We’re Narrowing The Gap Between ANC and Traditional Leaders, Says Limpopo ANCYL Leader  

The ANCYL in Limpopo, under Provincial Chairperson Tonny Rachuene, has paid courtesy visits to traditional leaders and donated cattle, groceries, and other goodies as part of its Magoshi Fridays campaign.

LIMPOPO ANC Youth League (ANCYL) chairperson Tonny Rachuene, who has won praise from traditional leaders for championing their cause, has vowed to “narrow the gap” between the governing party and traditional leaders and restore the latter’s dignity. 

Rachuene has won the hearts and minds of many, including Congress of Traditional Leaders of South Africa (Contralesa) President Kgoshi Mathupa Mokoena, after leading a campaign that has seen the youth league visiting more than 20 tribal authorities and lavishing them with gifts since last year. 

The campaign is believed to have boosted the ANC’s popularity and electoral prospects in Limpopo. Since taking over the league last year, Rachuene has organized a series of high-profile events, including the Collins Chabane Memorial Lecture in Malamulele, addressed by ANC Secretary General Fikile Mbalula and ANCYL President Collen Malatji in March.  

More than 25,000 people attended the gathering at the Saselamani Stadium, one of the few ANC Memorial Lectures held in a stadium rather than a hall. In an exclusive interview with African Times after visiting Kgoshi Madihlaba at Ga-Moloi village in Sekhukhune on Friday, April 5, Rachuene said the campaign was part of the provincial youth league programme to “bring back the dignity” of traditional leaders. 

Known as “Magoshi Friday,” the programme has seen Limpopo ANCYL leaders paying courtesy visits and donating cattle, groceries, and other goodies to various traditional leaders. The beneficiaries included Hosi N’wamitwa of the Valoyi tribe in Tzaneen, Kgoshi Langa of the Mapela tribe in Mokopane and Chief Thovhele Midiavhathu Prince Kennedy Tshivhase of the Tshivase Tribe in Vhembe.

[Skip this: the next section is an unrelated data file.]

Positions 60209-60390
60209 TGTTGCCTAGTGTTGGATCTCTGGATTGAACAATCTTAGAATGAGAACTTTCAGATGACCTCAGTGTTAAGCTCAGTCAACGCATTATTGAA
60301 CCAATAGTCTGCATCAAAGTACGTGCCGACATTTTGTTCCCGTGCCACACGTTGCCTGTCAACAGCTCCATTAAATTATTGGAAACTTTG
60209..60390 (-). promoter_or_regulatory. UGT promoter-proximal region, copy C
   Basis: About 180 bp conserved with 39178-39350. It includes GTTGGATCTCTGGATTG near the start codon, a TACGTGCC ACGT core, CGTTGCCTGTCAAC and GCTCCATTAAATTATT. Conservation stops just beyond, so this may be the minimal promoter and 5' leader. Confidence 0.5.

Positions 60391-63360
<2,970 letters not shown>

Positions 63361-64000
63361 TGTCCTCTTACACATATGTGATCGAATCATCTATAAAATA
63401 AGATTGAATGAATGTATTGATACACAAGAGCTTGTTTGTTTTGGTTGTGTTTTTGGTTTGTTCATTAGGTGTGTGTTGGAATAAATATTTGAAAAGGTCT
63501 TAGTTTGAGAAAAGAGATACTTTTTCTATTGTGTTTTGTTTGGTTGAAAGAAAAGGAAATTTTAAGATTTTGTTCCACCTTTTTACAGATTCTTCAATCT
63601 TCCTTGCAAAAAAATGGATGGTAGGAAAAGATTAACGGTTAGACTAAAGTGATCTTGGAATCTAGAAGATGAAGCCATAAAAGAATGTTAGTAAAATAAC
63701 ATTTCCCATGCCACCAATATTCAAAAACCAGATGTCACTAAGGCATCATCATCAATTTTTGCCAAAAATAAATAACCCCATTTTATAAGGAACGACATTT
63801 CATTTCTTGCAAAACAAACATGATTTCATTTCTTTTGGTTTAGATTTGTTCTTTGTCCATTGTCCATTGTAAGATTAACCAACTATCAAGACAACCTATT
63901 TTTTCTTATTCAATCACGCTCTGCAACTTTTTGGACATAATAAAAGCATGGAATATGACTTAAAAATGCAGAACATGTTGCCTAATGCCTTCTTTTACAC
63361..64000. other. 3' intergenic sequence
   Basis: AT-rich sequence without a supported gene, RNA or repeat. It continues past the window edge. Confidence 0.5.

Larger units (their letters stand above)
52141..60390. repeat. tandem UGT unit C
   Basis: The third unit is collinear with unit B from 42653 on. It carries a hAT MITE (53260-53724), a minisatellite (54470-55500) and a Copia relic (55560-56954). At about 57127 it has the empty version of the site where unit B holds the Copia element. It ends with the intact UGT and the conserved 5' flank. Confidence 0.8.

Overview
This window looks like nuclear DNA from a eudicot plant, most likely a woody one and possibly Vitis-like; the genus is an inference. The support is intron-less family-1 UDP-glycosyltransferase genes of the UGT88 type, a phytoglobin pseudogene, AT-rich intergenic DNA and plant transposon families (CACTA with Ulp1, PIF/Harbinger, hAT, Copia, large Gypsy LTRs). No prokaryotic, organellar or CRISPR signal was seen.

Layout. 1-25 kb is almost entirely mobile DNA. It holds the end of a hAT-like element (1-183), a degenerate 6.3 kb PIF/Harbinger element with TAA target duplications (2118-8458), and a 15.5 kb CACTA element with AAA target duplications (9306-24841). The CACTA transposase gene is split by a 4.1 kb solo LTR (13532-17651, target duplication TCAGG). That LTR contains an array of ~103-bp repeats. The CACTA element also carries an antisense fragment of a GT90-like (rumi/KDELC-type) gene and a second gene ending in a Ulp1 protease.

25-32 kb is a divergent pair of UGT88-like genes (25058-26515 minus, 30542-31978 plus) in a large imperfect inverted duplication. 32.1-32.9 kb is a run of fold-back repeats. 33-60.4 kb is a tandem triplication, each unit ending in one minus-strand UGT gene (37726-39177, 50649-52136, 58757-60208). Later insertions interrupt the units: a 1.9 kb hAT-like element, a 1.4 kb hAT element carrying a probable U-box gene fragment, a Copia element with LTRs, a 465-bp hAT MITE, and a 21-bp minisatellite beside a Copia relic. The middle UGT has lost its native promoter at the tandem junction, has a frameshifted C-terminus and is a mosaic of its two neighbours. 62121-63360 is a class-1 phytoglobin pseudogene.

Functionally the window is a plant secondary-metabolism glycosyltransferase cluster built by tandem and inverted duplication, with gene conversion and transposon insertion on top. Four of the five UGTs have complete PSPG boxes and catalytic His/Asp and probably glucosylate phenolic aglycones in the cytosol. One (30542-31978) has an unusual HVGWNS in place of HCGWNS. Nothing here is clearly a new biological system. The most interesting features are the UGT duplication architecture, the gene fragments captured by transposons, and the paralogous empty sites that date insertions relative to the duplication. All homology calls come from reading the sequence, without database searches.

“There was a serious social distance between [the] government, in particular in the province and traditional leaders. Whenever you go to the funerals and weddings in the villages, they are complaining about [the] government not taking care of them, in particular the ANC-led government. So, we took it upon ourselves because our other task is to make sure we complement the work of the African National Congress,” Rachuene said.

“We said, ‘let’s invade this space of traditional leaders. Fortunately, as the chairperson, I have the passion to show respect to the elderly. That’s when I said, ‘Let’s kickstart this programme’. We went to Ga Kgoshi Langa in Waterberg, from there, we went to Kgoshi Rammupudu in Sekhukhune, then Hosi N’wamitwa in Mopani and Vho-Thovhele Tshivhase in Vhembe. Currently, we are on traditional leader number 20. Last Friday, we visited Kgoshi Madihlaba, who was number 20. This coming week, we are going to [traditional leader[ number 21.”

LIMPOPO ANC Youth League (ANCYL) chairperson Tonny Rachuene, who has won praise from traditional leaders for championing their course, has vowed to “narrow the gap” between the governing party and traditional leaders and restore the latter’s dignity. 
A Limpopo ANCYL convoy is heading to one of the Tribal Authorities to deliver cattle and groceries as part of its Magoshi Fridays programme. More than 20 traditional leaders have benefitted from this programme to date.